Sony Plans to Start China Console Packaging by DecemberGrace Huang and Yuji Nakamura
Sony Corp. plans to start packaging new video game consoles for the China market from December as it seeks to win sales in the world’s most populous nation after the end of a 14-year ban on the machines.
Sony’s venture for China intends to package 200,000 consoles annually, according to a filing on the website of the China (Shanghai) Pilot Free Trade Zone. Masaki Tsukakoshi, a Tokyo-based spokesman for Sony Computer Entertainment Inc., confirmed the document’s authenticity and said actual production amounts may differ.
Gaming is one of the few bright spots for Sony, which is headed for its sixth annual loss in seven years despite selling more than 10 million units of its PlayStation 4 console. Microsoft Corp. has already started selling its Xbox One in China, with a limited range of titles because of government restrictions.
“There’s an opportunity” in China, said Atul Goyal, a Singapore-based analyst at Jefferies Group LLC. “But it remains to be seen if the upside is large or small.”
Sony said it agreed to form two ventures with Shanghai Oriental Pearl Group Co. to start making and selling consoles after China lifted its ban, according to a filing by the China partner in May. Sony will have a 70 percent stake in one venture for hardware production and 49 percent in the other, for software sales and networks.
“We have not disclosed the launch date in China yet,” Sony’s Tsukakoshi said.
Sony fell 1.7 percent to 1,882.5 yen at the close of trade in Tokyo trading, paring a 3.1 percent gain this year.
The filing was made in July and posted on the free trade zone website in August. It was approved by China’s State Environmental Protection Administration, according to the website, which didn’t disclose an approval date.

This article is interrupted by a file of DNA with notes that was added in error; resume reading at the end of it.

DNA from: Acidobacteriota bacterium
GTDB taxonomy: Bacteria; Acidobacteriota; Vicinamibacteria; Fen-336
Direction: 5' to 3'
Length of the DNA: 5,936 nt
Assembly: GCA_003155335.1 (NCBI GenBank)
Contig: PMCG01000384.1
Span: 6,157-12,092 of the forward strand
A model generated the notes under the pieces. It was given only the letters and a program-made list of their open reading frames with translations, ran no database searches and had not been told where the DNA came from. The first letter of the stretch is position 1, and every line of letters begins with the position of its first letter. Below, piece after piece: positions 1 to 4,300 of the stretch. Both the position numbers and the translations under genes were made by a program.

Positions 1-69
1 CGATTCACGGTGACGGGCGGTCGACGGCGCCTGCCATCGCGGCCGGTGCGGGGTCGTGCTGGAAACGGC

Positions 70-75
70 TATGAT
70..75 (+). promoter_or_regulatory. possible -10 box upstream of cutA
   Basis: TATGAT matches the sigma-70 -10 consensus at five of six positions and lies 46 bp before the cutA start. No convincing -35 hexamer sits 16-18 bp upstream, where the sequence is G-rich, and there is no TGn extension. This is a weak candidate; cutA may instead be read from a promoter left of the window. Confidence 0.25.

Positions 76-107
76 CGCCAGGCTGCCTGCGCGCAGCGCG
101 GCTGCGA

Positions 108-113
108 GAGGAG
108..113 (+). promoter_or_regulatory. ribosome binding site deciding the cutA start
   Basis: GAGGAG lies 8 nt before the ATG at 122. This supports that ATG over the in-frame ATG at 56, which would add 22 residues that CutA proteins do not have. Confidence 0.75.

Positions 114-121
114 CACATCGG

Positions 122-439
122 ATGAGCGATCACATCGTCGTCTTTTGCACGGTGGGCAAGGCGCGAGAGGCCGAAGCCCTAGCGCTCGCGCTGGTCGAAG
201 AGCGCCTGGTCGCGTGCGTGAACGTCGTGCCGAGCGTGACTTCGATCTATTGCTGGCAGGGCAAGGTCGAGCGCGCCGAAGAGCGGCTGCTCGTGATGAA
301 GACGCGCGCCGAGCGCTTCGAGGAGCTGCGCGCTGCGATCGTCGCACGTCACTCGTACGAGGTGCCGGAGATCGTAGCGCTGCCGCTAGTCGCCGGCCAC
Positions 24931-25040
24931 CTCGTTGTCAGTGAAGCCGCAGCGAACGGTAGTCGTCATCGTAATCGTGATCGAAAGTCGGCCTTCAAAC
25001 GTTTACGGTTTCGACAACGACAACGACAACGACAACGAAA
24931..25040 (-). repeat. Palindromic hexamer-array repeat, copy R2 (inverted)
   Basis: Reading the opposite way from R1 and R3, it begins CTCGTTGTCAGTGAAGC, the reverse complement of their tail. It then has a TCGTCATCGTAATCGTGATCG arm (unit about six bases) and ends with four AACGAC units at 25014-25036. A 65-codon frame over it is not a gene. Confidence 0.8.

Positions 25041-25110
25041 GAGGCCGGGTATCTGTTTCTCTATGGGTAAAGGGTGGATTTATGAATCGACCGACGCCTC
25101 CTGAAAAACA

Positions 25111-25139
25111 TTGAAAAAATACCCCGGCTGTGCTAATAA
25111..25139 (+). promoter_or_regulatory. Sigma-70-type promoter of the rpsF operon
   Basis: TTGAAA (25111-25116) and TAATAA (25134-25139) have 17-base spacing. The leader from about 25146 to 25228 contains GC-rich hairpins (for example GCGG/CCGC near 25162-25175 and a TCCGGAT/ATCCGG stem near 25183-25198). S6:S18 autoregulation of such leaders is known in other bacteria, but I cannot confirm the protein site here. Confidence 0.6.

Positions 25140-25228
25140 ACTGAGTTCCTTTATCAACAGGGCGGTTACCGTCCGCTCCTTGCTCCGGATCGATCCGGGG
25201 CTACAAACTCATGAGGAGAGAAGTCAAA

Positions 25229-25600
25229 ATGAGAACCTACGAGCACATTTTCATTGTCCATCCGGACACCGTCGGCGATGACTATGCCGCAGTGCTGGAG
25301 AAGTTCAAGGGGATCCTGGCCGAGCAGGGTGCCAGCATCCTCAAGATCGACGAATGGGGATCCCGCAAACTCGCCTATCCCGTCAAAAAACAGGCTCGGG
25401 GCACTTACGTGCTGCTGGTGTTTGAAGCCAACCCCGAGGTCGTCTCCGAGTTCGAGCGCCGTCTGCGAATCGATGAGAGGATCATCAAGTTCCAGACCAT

Microsoft began selling its Xbox One on last month in 4,000 stores, beating Nintendo Co. and Sony to become the first big player offering a console in China.
“Console gaming is very, very expensive, both on the hardware and software side,” said Serkan Toto, the Tokyo-based founder of consultant Kantan Games Inc. “Most Chinese console gamers that can afford it already have a console.”
Last month, Tokyo-based Sony said it would report a wider full-year loss of 230 billion yen ($2.1 billion) as it writes down the value of its faltering smartphone business.
The 180 billion-yen charge limits options for Chief Executive Officer Kazuo Hirai, who has been working to revive Sony by emphasizing entertainment, consoles and mobile devices as demand for TVs and cameras declines.
Sony plans to boost cloud-based gaming by creating a mass-market streaming service similar to Netflix Inc. The PlayStation Network has more than 50 million active users and its PlayStation Now service is available in North America for streaming content on Sony devices including Bravia TVs.
(An earlier version of this story was corrected because it misstated the gender of Sony’s spokesman.)
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